Corruption, Transaction Costs and Innovation in Africa

This paper examines the relationship between corruption and transaction costs, as
measured by asset specificity and innovation in Africa. We hypothesize that in the
context of developing countries in Africa, corruption is significantly associated with
innovation, and that this relationship is mediated by transaction costs, including
physical asset specificity and human asset specificity. We test our hypotheses by
means of a multiple mediation model. We use the product-of-coefficients approach
and bootstrapping techniques to estimate firm-level data from the World Bank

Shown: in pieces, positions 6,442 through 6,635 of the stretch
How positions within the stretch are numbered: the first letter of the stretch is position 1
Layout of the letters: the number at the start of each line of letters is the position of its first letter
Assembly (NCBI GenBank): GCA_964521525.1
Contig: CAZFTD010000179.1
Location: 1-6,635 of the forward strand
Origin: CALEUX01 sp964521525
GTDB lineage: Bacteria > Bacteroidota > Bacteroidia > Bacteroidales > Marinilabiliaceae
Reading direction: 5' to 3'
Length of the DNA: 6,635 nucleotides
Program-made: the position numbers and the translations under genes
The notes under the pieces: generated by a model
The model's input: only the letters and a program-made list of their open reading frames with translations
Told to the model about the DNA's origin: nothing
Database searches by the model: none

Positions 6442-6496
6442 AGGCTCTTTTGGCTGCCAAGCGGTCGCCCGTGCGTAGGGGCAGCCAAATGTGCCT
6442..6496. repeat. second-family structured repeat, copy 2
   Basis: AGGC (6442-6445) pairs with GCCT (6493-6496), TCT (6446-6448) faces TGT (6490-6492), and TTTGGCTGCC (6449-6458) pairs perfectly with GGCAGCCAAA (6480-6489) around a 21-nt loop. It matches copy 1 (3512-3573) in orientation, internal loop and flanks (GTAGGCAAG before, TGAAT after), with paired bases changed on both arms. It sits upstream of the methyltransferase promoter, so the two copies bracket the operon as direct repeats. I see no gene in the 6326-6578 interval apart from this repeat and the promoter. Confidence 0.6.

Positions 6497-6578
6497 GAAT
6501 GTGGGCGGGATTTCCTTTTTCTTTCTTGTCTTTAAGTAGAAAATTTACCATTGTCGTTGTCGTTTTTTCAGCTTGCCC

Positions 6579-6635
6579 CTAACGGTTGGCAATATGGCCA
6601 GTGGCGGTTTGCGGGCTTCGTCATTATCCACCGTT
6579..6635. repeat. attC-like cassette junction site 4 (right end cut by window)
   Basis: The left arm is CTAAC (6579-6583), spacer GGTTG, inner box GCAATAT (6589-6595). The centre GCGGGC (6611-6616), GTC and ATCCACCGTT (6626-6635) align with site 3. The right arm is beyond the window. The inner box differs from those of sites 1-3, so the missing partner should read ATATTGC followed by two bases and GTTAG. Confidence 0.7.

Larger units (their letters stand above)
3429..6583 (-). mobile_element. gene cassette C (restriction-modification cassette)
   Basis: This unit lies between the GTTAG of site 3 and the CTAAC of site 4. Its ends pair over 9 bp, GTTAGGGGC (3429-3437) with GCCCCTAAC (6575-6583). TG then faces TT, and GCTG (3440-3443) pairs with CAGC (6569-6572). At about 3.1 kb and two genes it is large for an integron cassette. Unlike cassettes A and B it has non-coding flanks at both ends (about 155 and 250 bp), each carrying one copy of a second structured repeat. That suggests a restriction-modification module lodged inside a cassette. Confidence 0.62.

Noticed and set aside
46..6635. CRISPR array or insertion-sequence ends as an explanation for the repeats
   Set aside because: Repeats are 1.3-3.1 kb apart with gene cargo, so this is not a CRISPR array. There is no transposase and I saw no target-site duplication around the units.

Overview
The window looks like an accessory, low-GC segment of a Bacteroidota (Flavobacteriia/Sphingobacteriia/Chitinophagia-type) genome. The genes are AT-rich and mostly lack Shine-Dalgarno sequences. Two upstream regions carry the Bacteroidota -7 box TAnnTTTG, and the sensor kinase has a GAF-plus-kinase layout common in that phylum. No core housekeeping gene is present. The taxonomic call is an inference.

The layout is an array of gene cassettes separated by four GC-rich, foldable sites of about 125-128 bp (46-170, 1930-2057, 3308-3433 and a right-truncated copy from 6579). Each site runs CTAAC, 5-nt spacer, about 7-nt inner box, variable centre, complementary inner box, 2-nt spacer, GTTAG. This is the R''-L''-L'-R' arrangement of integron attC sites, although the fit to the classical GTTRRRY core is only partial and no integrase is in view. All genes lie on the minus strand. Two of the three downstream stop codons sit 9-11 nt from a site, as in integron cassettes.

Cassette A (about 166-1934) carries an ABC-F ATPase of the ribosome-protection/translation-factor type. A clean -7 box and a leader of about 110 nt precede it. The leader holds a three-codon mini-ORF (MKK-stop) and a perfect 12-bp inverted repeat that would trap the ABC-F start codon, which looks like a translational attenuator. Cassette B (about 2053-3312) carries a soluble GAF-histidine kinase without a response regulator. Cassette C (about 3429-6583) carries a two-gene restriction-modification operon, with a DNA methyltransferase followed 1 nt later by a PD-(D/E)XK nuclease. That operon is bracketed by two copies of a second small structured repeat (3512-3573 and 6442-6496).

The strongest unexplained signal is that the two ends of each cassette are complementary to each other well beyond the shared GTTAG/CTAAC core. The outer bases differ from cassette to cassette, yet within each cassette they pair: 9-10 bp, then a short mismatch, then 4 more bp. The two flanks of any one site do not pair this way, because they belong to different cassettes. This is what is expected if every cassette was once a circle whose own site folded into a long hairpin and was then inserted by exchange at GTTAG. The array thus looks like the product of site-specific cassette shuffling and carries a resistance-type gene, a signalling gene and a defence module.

Enterprise Survey and Innovation Follow-up Survey for five countries in Sub-Saharan
Africa. We find that corruption is positively associated with innovation, and that
asset specificity positively mediates this relationship. We conclude that the positive
relation between corruption and innovation offers support to the “grease-the-wheels”
hypothesis. Furthermore, transaction costs involving physical asset specificity
increase the likelihood of innovation in a business environment characterised by
corruption, an indicator of poorly functioning institutions. Hence, policies focusing
on strengthening institutions are likely to be beneficial for controlling corruption and
stimulating innovation Lastly, policies pertaining to tax incentives related to physical
asset investments are crucial for enhancing innovation.